Wednesday, May 17, 2017

New Resource: Global Urban History Project

Detail from postcard of Manila's international Escolta district, early 20th c.
Several times in the past, we have posted links to materials on the Global Urban History Blog, which offers short articles, book reviews, and conversations relevant to field of global urban history. The scholars who manage that blog have joined with others to launch the "Global Urban History Project" (GUHP), "a meeting place for scholars interested in exploring the crossroads of urban history and global history." According to the new GUHP website,
The Project was formed by merging several already existing networks of scholars from a wide range of associations and from many parts of the world. . . . The GUHP is based on a broad understanding of global urban history as encompassing any effort to think of cities as creations or creators of larger-scale or global historical phenomena. It celebrates the fact that scholars approach the intersection of urban and global history from different directions. Some travel along “transnational turns” in various subfields. Others draw on the concept of networks, looking at urban connections across oceans, between colony and metropole, or along trade routes and supply chains. Others see cities as incubators of historical change with potentially global ramifications or think of cities in relation to their variably-sized hinterlands. Some scholars aim mostly to compare different places. Some projects focus on a single “hub” city, others on two or more cities, still others on cities across an entire regions or empires; and still others aim to synthesize larger world-historical narratives. In short, global urban history, as understood in the GUHP, can comprise a variety of geographical scopes and theoretical inspirations.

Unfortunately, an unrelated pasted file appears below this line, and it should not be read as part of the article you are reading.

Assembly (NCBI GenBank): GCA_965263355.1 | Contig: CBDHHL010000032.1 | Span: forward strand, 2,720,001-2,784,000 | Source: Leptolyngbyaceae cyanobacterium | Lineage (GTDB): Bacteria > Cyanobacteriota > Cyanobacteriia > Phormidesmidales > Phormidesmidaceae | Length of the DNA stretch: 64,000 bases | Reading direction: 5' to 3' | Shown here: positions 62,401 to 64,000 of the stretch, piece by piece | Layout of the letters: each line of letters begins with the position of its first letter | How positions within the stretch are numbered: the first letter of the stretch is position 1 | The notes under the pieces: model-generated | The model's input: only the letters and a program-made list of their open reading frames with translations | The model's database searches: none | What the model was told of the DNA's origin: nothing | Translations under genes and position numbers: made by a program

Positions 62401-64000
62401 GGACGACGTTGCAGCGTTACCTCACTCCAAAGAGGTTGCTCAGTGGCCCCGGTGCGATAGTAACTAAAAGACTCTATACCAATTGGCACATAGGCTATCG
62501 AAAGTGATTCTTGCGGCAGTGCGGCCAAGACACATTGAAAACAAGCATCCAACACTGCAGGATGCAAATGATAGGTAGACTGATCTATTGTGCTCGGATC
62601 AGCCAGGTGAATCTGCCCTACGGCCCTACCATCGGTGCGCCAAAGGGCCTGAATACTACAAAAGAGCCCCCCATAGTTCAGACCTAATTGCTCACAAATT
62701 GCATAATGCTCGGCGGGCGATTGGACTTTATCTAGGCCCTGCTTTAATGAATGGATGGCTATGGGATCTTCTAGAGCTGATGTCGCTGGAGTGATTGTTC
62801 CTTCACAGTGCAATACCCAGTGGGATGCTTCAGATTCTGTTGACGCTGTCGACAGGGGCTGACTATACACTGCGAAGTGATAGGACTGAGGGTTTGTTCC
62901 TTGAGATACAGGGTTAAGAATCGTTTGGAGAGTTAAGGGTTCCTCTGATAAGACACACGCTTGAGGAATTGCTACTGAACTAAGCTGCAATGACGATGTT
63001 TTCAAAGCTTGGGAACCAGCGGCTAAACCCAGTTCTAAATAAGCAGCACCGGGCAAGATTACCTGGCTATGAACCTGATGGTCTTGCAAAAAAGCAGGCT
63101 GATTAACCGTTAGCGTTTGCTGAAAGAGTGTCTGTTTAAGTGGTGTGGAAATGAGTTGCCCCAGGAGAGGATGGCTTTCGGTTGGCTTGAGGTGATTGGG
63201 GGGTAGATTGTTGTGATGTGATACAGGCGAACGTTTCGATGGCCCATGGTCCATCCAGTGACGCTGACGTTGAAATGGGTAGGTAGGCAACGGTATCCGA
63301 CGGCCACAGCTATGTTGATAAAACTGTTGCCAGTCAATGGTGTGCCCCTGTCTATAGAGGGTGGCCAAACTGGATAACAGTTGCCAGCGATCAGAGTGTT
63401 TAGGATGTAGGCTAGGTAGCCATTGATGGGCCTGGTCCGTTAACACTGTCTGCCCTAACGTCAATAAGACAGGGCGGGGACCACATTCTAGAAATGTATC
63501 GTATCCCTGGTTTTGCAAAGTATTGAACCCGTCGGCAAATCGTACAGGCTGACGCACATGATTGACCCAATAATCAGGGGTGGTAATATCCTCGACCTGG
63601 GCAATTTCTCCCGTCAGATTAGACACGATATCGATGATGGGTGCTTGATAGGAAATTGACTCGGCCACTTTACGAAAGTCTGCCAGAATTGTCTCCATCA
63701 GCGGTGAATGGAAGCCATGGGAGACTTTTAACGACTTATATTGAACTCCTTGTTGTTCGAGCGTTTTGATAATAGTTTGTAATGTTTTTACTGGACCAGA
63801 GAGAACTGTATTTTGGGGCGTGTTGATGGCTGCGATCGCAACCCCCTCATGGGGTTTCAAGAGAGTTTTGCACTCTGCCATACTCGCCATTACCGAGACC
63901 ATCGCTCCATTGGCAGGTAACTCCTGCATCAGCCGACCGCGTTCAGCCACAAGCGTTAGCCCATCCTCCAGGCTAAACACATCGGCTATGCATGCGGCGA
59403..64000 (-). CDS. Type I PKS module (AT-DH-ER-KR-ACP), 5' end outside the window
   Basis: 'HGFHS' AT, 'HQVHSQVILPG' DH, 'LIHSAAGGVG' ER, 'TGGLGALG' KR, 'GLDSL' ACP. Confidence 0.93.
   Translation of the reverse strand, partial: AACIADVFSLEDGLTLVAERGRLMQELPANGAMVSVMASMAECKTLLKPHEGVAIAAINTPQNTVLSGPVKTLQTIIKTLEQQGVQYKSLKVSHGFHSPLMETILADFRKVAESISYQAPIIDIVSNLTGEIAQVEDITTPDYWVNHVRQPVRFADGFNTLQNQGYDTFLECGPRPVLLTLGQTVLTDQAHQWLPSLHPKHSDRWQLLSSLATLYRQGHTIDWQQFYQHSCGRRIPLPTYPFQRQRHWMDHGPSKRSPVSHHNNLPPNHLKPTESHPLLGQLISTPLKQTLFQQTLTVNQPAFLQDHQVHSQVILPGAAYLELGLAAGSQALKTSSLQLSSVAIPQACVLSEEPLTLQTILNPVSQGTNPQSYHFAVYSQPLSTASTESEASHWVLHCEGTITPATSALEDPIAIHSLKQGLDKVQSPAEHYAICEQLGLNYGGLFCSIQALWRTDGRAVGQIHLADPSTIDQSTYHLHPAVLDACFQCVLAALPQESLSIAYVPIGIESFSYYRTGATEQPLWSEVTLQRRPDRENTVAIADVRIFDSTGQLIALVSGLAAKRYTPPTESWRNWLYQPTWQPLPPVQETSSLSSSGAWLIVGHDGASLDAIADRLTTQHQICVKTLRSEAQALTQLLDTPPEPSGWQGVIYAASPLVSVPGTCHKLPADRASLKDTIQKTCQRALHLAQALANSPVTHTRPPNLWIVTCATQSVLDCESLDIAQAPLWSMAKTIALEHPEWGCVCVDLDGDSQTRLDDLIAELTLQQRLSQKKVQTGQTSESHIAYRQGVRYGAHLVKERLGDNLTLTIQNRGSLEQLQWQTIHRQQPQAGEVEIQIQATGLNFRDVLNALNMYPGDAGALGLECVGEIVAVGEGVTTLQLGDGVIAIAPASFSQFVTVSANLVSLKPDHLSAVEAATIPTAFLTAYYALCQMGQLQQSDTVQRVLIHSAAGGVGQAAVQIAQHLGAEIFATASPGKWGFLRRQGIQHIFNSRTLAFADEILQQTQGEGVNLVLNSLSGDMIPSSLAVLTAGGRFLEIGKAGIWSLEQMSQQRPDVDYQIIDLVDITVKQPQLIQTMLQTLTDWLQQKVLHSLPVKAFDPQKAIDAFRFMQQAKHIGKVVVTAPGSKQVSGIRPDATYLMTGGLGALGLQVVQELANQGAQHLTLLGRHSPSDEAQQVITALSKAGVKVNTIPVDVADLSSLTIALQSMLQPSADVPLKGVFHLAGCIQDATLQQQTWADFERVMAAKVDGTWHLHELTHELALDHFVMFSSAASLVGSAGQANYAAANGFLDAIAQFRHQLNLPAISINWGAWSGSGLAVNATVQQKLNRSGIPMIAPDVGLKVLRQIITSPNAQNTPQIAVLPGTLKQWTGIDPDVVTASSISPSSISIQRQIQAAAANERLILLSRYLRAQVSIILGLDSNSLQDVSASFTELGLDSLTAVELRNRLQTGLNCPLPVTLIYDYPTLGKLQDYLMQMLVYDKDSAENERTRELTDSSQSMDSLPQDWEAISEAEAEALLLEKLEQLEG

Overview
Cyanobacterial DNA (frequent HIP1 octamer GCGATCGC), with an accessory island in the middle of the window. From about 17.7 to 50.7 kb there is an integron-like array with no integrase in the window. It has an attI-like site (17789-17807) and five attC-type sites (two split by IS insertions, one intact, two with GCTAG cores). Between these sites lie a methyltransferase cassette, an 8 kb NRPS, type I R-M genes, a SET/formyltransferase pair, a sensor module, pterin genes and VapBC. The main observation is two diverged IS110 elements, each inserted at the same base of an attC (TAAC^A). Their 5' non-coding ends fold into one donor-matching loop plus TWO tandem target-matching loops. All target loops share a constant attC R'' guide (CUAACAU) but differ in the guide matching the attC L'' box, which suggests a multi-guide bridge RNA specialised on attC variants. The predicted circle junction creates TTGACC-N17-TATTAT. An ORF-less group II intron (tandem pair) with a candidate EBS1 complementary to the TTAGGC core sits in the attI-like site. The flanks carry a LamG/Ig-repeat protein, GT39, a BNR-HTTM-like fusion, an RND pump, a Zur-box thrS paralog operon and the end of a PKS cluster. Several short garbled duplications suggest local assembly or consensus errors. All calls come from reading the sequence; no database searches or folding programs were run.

The group is encouraging interested scholars to join the organization, which initially will have no membership fee.
     The GUHP organizers are Mariana Dantas, Ohio University, Michael Goebel, Freie Universität Berlin, Emma Hart, University of St. Andrews, Nancy Kwak, University of California, San Diego, Tracy Neumann, Wayne State University, Carl Nightingale, University at Buffalo, SUNY, and Joseph Ben Prestel, Freie Universität Berli. More information can be found on the GUHP website.